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Fluorescence Microscopy Combined with AI Enables Detection of Tumors at Early Stage

By LabMedica International staff writers
Posted on 18 Dec 2023
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Image: The new method and use of AI could improve tumor diagnosis (Photo courtesy of 123RF)
Image: The new method and use of AI could improve tumor diagnosis (Photo courtesy of 123RF)

Detecting cancer in the body or monitoring it during therapy is typically a time-consuming process, often conducted in later phases when signs become obvious. Researchers engaged in cancer research are continuously seeking reliable and sensitive techniques to detect a developing tumor at a very early stage and to closely monitor the success or failure of cancer therapy. Therefore, a breakthrough in early cancer diagnosis is a significant advancement. Researchers have now achieved a breakthrough with the development of a test for early diagnosis of cancer.

Researchers at the Paul Scherrer Institute (Würenlingen, Switzerland) have demonstrated that changes in the organization of the cell nucleus of certain blood cells can reliably indicate the presence of a tumor in the body. Using fluorescence microscopy, the team examined the chromatin of these blood cells – DNA packaged into a complex structure. They analyzed about 200 different characteristics, including the external texture, the packing density, and the contrast of the chromatin in lymphocytes or monocytes. They input microscope images from healthy and sick test participants into an artificial intelligence (AI) system and employed “supervised learning” to teach the software known differences.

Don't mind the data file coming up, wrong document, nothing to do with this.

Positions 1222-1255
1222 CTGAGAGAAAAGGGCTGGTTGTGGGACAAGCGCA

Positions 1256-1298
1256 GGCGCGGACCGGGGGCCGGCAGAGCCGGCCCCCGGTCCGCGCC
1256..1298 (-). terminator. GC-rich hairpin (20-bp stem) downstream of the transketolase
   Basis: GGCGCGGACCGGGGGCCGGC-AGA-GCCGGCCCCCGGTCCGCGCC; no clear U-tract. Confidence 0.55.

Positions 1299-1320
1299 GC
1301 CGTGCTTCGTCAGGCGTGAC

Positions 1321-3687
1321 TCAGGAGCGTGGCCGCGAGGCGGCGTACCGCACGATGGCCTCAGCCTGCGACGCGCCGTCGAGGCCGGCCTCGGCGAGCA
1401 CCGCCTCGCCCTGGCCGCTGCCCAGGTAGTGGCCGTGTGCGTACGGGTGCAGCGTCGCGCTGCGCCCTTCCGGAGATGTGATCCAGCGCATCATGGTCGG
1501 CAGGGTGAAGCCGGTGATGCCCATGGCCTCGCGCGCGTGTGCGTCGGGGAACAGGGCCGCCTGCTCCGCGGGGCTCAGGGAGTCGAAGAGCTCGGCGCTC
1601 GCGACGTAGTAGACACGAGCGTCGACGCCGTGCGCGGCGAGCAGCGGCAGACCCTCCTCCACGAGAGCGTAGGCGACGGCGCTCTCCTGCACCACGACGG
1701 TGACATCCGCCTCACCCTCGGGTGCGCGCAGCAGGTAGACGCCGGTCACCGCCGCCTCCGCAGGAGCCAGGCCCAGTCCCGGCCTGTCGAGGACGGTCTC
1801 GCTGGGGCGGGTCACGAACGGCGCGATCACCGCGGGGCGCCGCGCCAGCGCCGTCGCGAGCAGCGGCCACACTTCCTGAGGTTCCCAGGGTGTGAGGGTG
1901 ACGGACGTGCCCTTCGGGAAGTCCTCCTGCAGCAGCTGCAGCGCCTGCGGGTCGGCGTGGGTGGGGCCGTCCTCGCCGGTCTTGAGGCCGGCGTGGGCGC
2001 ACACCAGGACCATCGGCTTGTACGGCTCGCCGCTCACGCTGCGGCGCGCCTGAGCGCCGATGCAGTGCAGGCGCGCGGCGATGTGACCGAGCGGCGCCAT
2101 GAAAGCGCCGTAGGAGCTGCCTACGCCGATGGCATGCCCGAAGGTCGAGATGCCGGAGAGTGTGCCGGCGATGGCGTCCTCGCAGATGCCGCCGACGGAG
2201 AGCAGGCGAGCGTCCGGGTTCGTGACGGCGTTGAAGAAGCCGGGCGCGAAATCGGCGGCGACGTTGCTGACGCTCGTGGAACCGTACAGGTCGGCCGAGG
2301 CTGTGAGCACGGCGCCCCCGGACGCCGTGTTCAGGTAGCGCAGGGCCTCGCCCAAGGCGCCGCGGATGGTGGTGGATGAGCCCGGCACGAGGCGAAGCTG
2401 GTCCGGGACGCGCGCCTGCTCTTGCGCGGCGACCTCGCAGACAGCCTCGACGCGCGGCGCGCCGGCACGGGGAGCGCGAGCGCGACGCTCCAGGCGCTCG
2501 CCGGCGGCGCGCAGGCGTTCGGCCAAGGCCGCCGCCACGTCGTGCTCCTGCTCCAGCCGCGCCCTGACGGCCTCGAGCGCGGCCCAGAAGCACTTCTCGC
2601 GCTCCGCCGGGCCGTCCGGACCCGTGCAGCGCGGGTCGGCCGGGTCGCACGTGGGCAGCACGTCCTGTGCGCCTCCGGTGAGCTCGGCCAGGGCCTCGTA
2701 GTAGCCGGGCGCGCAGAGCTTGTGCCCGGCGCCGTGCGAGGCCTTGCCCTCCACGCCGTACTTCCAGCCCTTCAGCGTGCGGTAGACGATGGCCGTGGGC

In the subsequent “deep learning” phase, the algorithm automatically identified differences between “healthy” and “sick” cells that are not discernible to the human eye. This technique enabled the scientists to distinguish between healthy individuals and those with cancer with approximately 85% accuracy. They were also able to correctly identify the type of tumor disease – melanoma, glioma, or head and neck tumor. This new technique, based on blood cell chromatin, is potentially applicable to various cancer types and not just limited to follow-up of proton therapy. It could also be relevant to other forms of therapy, including radiation therapy, chemotherapy, and surgery, although further research is needed to confirm these applications.

“This is the first time anyone, worldwide, has achieved this,” said G.V. Shivashankar, head of PSI‘s Laboratory for Nanoscale Biology who led the research team.

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Paul Scherrer Institute

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